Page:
Johns Hopkins Researchers Receive Grant to Incorporate Human Behavior into Infectious Disease Models
Researchers at Johns Hopkins University received a $1 million multi-disciplinary modeling grant from the National Science Foundation to improve the accuracy of infectious disease models by incorporating human behavior into the models. The grant is a cross-University grant that incorporates expertise in economic theory, sociology, human behavior, and systems engineering. The project will be led by experts from the Bloomberg School of Public Health, Whiting School of Engineering, Kennedy Krieger School of Arts & Sciences, and School of Medicine.
While traditional epidemiological models map the spread of a disease through a population and the impact implementing interventions such as vaccination have on the spread, diseases such as COVID-19 have brought to light the limitations of using models that do not factor in individual human behavior, such as recommendation compliance, competing economic and health concerns, and social interaction on disease transmission. As humans do not uniformly respond to health interventions—such as masking to prevent the spread COVID-19—incorporating human behavior into models can improve their usefulness in informing policy decisions. Additionally, explicitly incorporating insights from economics can highlight the tradeoffs between interventions that may improve COVID-related health at the expense of household welfare consequences for the more economically disadvantaged.
Project researchers will develop a modeling framework that maps how human behavior affects exposure to and the spread of pathogens during a disease emergence and outbreak. In addition to mapping how a disease spreads within a population, the new model will capture the economic impact of proposed policies and the impact of individual-level behavioral responses on a disease’s trajectory. The model will also help to improve health equity by predicting the disparate impacts proposed policies will have on different socioeconomic groups.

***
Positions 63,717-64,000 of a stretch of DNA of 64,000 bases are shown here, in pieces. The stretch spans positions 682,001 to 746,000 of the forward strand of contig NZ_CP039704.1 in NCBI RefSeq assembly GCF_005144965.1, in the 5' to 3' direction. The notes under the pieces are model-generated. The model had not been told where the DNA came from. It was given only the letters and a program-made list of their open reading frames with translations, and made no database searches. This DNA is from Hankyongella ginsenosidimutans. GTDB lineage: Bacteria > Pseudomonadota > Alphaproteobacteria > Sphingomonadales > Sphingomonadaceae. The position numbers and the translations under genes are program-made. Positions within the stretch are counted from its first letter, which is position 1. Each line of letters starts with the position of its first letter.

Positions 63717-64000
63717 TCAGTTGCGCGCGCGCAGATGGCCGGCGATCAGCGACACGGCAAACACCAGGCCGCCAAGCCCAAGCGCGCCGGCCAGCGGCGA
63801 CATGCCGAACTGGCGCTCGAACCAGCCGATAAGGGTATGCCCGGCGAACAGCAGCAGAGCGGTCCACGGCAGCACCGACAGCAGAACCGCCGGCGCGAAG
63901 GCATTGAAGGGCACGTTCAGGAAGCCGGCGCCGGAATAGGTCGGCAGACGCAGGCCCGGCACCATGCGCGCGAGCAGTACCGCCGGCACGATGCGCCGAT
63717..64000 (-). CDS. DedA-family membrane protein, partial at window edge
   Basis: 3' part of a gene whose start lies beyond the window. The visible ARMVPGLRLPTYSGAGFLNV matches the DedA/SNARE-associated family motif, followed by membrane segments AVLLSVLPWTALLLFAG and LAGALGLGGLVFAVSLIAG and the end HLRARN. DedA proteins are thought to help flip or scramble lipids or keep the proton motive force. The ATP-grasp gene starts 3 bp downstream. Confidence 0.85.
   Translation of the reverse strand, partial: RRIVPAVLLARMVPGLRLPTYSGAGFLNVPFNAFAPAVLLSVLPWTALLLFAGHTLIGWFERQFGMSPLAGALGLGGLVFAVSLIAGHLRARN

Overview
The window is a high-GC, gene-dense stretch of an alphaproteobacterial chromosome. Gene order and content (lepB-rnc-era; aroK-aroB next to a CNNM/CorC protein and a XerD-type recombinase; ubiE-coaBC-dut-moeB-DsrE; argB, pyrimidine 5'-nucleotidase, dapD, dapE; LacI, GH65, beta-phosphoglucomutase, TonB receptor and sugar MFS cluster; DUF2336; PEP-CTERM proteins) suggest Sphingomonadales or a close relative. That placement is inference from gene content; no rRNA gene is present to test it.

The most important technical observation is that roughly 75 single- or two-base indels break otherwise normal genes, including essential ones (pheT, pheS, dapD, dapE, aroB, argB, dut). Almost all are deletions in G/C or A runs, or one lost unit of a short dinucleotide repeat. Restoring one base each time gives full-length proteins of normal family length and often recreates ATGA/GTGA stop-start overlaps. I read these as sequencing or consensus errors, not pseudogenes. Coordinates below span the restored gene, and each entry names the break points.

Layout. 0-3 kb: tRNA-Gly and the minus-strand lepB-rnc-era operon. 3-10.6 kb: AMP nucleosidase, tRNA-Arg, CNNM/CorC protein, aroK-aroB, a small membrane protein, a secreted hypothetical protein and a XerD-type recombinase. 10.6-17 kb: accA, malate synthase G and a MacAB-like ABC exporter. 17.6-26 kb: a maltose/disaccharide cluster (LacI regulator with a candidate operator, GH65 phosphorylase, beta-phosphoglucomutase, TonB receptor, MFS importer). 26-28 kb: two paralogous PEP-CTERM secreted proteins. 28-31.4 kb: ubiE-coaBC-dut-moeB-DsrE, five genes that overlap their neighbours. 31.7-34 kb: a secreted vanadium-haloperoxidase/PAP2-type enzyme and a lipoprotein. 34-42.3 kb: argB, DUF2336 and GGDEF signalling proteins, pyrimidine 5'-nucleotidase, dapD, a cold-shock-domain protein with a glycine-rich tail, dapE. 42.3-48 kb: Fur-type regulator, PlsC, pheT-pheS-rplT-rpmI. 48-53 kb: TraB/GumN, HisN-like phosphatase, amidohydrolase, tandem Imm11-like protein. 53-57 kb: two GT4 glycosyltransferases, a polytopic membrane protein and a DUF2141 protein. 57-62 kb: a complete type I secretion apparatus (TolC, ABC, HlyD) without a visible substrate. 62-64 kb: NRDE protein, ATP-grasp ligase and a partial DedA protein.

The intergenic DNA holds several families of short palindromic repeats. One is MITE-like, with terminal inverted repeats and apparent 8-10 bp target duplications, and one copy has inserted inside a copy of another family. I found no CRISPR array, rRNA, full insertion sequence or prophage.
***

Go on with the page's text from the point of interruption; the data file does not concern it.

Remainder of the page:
“We hope that the new modeling framework will help inform policies proposed to mitigate future disease outbreaks by explicitly accounting for economic and other considerations directly weighed by individuals every day, with the end goal of formulating a more equitable response,” says Bryan Patenaude, ScD, MA, assistant professor in the Department of International Health at the Bloomberg School and co-lead on the project.
Specifically, the project aims to:
- More accurately predict disease spread and health outcomes during an outbreak, epidemic, or pandemic
- Evaluate policies proposed to address a particular outbreak by quantifying both the disease burden of the outbreak and the economic cost associated with the policy, allowing for a cost-benefit analysis of disease mitigation polices
- Evaluate equity by quantifying the impacts of disease burden and economic cost across different socio-demographic and risk groups
The project, Modeling Dynamic Disease-Behavior Feedbacks for Improved Epidemic Prediction and Response, is a three-year grant that starts on October 1, 2022. In addition to Patenaude, leads on the project include Lauren Gardner, PhD, MSE, Alton and Sandra Cleveland Professor at the Whiting School of Engineering, Alison Hill, PhD, MPH ’20, assistant professor at Johns Hopkins Bioengineering, Nicholas Papageorge, PhD, MA, Broadus Mitchell Associate Professor of Economics at the Kennedy Krieger School of Arts & Sciences, and Shaun Truelove, PhD ’17, MPH, assistant scientist at the Bloomberg School of Public Health.
Read more on the grant from the National Science Foundation.